IPA’s Global Strategy Group (GSG) is a team of former officers from the U.S. Departments of State, Defense, Treasury, Commerce, Justice, the U.S. Agency for International Development, the FBI, and the private sector. They are a team of experts in foreign affairs, global security, interagency and intergovernmental cooperation. Emphasizing a comprehensive, whole-of-government approach, the GSG provides solutions by designing, planning and executing scenario-supported wargames and experiments addressing complex emerging security challenges.

The GSG has produced and delivered numerous reports and handbooks on best practices for civil-military, interagency, and host-country cooperation. The topics range from conflict prevention and mitigation to post-conflict stabilization and reconstruction. The team has also provided extensive support to NATO in moving toward the implementation of the Alliance’s Strategic Concept.

This fascinating analysis discusses how Russia's war in Ukraine gives the United States "a window into the future of conflict without fighting in one." The U.S. has an opportunity, as it has in some past conflicts such as the Yom Kippur War, to see its equipment and tactics perform on the battlefield. These observations could serve to help the U.S. adapt and prepare for future conflicts in which it might be a direct participant. The article argues that the Ukraine war is providing a wealth of insights regarding virtually every aspect of war, and that the results are thus far showing that "the Ukraine war looks like a win for U.S. equipment and tactics—at least for now."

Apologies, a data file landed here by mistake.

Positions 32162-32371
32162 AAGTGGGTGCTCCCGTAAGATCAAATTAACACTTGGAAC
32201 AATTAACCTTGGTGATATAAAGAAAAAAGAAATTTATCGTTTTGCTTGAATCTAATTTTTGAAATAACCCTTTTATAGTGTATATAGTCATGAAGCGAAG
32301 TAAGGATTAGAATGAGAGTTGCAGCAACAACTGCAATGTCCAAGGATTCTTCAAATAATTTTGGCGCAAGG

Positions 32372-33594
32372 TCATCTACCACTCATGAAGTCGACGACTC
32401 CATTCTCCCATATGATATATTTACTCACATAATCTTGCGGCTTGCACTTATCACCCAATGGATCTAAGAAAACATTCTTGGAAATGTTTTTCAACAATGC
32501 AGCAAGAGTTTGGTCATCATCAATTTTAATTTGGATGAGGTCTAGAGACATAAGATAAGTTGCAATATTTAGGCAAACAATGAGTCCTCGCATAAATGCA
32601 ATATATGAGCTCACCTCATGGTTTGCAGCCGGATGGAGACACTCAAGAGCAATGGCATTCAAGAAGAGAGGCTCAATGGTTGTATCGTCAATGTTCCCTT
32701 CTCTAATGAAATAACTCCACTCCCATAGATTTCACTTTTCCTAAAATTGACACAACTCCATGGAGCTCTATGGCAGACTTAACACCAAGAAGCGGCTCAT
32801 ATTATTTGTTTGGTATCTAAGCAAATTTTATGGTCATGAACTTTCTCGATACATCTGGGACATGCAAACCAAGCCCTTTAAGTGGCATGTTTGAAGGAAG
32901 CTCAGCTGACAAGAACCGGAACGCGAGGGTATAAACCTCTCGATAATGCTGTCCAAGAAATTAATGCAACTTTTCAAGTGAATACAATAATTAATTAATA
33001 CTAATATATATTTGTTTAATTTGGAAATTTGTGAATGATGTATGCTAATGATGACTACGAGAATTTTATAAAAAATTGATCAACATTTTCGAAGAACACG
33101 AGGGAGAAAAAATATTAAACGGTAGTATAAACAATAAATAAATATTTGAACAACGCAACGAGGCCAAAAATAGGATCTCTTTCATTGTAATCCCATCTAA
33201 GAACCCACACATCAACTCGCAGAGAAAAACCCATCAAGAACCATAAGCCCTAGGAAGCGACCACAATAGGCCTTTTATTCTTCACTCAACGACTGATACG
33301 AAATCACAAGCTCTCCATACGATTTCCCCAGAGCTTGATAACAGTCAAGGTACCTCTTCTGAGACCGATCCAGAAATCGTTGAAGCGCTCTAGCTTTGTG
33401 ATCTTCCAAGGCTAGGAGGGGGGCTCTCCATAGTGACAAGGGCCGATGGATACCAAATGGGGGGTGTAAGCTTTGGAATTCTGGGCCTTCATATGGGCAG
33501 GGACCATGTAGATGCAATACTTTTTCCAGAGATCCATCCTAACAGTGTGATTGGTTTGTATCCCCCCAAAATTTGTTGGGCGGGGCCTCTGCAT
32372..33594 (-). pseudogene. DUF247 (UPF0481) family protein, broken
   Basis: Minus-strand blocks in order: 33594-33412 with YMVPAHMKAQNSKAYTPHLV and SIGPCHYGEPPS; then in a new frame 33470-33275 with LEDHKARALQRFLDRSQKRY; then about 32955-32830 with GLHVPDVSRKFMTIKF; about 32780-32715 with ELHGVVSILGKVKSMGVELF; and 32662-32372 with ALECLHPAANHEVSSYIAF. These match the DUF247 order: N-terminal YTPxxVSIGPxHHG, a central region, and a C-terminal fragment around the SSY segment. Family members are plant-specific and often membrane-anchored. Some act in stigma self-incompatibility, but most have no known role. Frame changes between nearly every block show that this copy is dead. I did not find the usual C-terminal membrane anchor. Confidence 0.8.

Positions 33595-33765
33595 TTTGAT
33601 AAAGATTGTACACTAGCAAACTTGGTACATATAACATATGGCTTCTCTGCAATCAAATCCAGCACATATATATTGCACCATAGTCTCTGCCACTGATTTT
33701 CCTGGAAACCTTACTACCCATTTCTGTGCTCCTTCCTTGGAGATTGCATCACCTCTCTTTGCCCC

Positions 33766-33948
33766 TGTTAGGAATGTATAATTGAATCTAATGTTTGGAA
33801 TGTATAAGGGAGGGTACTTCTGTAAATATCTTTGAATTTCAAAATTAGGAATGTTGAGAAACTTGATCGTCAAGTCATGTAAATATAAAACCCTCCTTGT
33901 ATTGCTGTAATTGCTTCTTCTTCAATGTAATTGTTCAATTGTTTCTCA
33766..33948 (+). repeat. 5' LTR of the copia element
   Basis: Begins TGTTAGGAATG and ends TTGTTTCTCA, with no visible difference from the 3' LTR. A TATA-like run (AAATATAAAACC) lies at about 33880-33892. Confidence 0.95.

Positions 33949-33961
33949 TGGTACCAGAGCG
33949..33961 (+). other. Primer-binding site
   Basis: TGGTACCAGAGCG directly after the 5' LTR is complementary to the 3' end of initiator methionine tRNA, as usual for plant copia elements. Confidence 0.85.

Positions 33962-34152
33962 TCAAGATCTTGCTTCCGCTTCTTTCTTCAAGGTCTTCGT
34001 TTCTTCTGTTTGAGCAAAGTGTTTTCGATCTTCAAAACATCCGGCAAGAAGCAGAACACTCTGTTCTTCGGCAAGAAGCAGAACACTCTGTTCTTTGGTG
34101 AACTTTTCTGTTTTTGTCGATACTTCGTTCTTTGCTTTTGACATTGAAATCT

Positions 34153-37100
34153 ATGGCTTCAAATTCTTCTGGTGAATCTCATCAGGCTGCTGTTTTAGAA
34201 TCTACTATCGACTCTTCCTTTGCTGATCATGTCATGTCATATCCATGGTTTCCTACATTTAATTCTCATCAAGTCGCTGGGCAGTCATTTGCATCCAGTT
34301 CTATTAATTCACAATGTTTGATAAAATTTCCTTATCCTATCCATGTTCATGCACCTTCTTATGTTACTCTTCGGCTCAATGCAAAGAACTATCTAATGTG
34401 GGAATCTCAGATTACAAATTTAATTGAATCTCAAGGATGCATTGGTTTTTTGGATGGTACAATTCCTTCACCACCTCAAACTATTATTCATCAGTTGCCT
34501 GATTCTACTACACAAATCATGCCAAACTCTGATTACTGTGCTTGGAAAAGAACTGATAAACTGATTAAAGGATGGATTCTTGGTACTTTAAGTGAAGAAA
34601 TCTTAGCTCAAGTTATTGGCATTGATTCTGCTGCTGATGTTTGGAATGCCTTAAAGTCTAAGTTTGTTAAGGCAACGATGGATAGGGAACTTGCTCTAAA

"Is the U.S. Military Capable of Learning from the War in Ukraine?" - Foreign Policy

"Russia’s war once again poses the question whether the United States needs to reexamine the way it prepares for future conflict: not only which weapons it buys, but also how it envisions great-power wars in the 21st century—whether they will be short, sharp affairs or grinding, protracted struggles."

"Today, Russia’s war against Ukraine could well provide as many insights about 21st-century warfare as the Yom Kippur War did for 20th-century conflicts. For decades, the U.S. Defense Department has shaped the U.S. military for flash conflicts and quick interventions where speed and precision rule. But one year into a war that some thought would last only days, Ukraine raises the question of whether the age of industrial warfare has returned. The consequence: The United States would need to prepare to fight a very different type of conflict than it plans for today."


Helicopter, Russia, Moscow, Parade

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